Communications for Humanitarian Aid Relief: An Interview with Gregg Swanson of HumaniNet (transcript)

NetSquared's picture

What kind of technology works best in disaster relief?  What social web tools have been used successfully and what still needs to be developed?  HumaniNet's Executive Director, Greg Swanson, answers these questions in the transcript below of my interview with him for the Netsquared Podcast.

Gregg Swanson: HumaniNet was founded just over five years ago. I came from Silicon Valley. I spent 14 years there as a manager, doing a whole variety of things, and I know that there was a lot of goodwill and potential in a lot of ways, of technologists, not just software developers but many others, but I wasn't able to translate that into a real project until I went to Portland, Oregon.

I moved there in the year 2000, looked for something different to do, and wound up in an NGO, which means Non-Governmental Organization, called Northwest Medical Teams. They needed help with a variety of things: web sites, email lists, listservs, things that they were learning about. I was able to help them in small ways, but the real breakthrough came after 9/11, when they sent a team to Afghanistan, where there was a threat. There was a very risky situation there, and they asked me to help with the communications from the remote area in Northern Afghanistan.

Well, one could go on CNN and see that it was a difficult situation. There were no communications, no phone, no cell phones or anything, and I realized that there was something called satellite communications, but I didn't know much about it. I called around and I discovered two things--I was on staff at this point, I was no longer volunteering. The first was that the answers were out there in industry. There were a lot of people who wanted to help in humanitarian relief, but they just didn't know where to plug in, including large companies.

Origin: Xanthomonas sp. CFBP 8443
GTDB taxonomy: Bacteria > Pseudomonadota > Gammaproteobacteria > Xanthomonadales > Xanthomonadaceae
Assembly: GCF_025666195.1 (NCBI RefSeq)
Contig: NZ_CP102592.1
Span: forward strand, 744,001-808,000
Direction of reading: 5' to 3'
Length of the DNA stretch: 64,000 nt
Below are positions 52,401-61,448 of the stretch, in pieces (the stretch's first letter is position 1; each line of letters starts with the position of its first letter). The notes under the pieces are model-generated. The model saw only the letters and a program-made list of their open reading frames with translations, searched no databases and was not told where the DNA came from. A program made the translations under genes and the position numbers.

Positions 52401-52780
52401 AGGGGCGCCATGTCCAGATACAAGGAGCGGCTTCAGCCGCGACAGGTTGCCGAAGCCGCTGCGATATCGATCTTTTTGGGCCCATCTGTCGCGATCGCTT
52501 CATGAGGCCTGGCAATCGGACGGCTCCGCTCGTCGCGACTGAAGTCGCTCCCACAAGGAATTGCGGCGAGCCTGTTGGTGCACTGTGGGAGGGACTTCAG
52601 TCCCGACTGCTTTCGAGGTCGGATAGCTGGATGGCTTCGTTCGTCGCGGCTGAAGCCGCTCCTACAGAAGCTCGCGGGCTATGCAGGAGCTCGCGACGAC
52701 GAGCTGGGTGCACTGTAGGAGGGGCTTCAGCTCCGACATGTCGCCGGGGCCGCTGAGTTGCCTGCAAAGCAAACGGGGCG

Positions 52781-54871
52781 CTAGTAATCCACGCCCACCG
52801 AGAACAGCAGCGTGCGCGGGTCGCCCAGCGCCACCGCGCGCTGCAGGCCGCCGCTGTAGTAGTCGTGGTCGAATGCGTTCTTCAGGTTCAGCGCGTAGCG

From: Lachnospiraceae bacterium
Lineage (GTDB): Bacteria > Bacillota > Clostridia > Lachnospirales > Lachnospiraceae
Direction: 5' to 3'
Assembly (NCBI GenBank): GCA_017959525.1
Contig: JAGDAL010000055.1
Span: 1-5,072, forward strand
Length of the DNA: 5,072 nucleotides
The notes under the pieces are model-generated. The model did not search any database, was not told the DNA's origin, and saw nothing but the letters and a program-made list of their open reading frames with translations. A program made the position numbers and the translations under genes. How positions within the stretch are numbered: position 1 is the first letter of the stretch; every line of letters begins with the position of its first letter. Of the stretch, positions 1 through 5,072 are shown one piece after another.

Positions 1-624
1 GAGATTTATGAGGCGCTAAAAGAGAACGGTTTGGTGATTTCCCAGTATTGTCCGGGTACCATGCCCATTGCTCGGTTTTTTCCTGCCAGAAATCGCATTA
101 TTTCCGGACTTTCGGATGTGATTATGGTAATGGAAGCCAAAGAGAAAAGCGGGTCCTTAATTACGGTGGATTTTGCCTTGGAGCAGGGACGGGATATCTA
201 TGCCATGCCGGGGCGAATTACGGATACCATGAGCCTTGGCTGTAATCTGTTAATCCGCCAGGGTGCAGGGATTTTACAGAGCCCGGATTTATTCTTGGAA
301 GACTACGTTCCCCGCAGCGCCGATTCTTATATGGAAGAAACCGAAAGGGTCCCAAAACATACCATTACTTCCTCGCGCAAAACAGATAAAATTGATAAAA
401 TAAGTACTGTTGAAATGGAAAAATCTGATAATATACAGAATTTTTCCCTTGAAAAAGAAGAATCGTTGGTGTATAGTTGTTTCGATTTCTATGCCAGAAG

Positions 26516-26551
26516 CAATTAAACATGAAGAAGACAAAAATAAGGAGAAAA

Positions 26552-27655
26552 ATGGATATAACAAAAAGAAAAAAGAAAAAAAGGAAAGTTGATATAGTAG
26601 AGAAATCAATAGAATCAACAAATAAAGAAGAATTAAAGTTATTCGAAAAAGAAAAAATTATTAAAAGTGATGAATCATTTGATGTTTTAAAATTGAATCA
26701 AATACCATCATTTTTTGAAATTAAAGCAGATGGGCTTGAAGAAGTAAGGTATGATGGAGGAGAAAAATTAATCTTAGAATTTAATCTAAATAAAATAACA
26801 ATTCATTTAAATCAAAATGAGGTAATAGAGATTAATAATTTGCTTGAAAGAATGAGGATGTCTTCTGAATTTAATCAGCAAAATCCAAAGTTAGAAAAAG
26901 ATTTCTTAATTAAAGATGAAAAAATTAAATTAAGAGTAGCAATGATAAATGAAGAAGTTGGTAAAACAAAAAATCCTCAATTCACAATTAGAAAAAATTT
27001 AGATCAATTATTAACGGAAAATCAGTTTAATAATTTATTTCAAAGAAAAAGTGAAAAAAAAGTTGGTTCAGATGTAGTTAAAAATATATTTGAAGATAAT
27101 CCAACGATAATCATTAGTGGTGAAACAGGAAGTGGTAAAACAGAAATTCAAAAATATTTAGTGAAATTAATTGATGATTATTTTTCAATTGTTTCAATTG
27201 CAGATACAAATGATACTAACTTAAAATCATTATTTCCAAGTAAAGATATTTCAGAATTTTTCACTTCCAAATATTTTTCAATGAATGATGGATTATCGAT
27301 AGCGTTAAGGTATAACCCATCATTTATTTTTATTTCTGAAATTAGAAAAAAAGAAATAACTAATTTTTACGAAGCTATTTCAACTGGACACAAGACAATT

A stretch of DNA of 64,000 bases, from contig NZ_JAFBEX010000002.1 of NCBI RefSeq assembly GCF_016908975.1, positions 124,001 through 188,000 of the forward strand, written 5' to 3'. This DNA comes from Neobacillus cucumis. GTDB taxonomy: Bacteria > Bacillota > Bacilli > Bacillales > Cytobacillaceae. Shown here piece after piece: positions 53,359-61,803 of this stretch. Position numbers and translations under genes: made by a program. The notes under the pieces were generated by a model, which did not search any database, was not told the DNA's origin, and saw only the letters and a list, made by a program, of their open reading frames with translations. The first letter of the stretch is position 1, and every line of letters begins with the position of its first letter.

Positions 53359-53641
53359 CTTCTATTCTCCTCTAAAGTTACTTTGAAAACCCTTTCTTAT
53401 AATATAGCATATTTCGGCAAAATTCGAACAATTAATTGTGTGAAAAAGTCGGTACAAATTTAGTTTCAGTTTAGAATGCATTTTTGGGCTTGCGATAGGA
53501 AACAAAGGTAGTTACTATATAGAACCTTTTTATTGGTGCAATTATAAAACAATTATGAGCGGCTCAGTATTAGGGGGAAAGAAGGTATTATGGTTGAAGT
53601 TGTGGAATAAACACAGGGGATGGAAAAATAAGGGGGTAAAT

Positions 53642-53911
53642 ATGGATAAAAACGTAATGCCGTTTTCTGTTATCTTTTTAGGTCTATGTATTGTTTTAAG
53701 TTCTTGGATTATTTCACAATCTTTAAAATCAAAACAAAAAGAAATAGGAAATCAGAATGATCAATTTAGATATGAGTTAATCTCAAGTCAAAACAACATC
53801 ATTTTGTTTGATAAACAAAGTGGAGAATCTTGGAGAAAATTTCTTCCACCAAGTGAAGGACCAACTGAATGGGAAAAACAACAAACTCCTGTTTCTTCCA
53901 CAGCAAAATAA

The second was that other NGOs, other humanitarian and relief organizations, had answers to a lot of these questions, but there was no provision for cross-tell.

And that became the genesis of HumaniNet, simply a clearinghouse of information, a help desk if you will, for humanitarians to call, or email, or come on in and ask their question, and we could find answers for them. So that is pretty much the basics of what we do. We are an information service. We have done some other things that we can talk about here on the podcast.

Britt Bravo: What are some examples of technology that has really worked in disaster relief, some success stories?

GS: One of the ways is simply getting connectivity from the location, whether it was the tsunami, the Pakistan earthquake, Katrina, or many of the smaller-scale disasters. By the way, there are many that we never hear about. The Red Cross counts hundreds of what they consider large-scale disasters. These are landslides in Laos, floods in Mozambique, things that we don't, or most newspapers don't even carry. Several hundred a year. We hear about the big ones that are closer to home as a rule, but the people that go in there--and I have heard stories, for example, of people that would be several weeks in an area without phone or Internet, had no idea how to order supplies other than go get on a helicopter and fly to the capital city.